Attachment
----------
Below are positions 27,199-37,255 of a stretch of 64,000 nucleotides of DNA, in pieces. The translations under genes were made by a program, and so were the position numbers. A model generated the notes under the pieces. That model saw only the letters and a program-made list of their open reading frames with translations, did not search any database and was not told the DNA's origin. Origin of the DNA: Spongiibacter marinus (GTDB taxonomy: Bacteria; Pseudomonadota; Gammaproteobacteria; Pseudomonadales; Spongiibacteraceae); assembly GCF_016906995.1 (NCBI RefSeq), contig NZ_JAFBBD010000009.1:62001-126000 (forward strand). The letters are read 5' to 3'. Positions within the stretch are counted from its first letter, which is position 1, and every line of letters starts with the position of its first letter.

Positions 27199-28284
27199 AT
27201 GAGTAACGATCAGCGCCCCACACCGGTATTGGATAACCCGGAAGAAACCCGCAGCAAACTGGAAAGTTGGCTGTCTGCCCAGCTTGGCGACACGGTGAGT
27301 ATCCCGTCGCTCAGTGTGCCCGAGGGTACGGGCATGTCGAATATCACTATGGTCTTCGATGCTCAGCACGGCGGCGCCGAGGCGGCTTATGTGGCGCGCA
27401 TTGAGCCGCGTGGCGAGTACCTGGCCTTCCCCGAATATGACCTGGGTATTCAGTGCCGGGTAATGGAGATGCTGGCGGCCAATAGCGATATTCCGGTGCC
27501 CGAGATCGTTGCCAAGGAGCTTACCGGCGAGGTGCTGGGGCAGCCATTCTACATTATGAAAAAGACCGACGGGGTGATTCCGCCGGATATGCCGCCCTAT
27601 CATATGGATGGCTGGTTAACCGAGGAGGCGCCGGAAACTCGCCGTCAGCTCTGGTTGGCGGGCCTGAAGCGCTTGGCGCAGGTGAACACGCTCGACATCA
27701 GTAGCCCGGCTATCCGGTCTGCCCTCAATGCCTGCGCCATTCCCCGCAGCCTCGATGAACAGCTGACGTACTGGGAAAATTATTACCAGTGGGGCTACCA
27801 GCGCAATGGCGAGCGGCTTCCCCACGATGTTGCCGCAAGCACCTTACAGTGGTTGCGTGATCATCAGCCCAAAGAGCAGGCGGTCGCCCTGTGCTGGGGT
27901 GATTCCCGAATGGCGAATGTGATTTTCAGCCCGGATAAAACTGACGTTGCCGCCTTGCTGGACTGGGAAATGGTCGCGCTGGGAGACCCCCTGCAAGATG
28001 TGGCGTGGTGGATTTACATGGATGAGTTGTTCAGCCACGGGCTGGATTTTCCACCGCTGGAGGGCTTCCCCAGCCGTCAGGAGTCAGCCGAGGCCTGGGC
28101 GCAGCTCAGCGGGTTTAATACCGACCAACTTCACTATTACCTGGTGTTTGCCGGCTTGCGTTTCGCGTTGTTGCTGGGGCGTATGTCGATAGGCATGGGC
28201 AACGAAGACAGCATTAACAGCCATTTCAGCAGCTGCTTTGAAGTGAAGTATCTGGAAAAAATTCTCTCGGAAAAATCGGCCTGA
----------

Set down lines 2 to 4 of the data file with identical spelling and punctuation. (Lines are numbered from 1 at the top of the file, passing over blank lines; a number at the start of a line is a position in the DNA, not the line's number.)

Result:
Positions 27199-28284
27199 AT
27201 GAGTAACGATCAGCGCCCCACACCGGTATTGGATAACCCGGAAGAAACCCGCAGCAAACTGGAAAGTTGGCTGTCTGCCCAGCTTGGCGACACGGTGAGT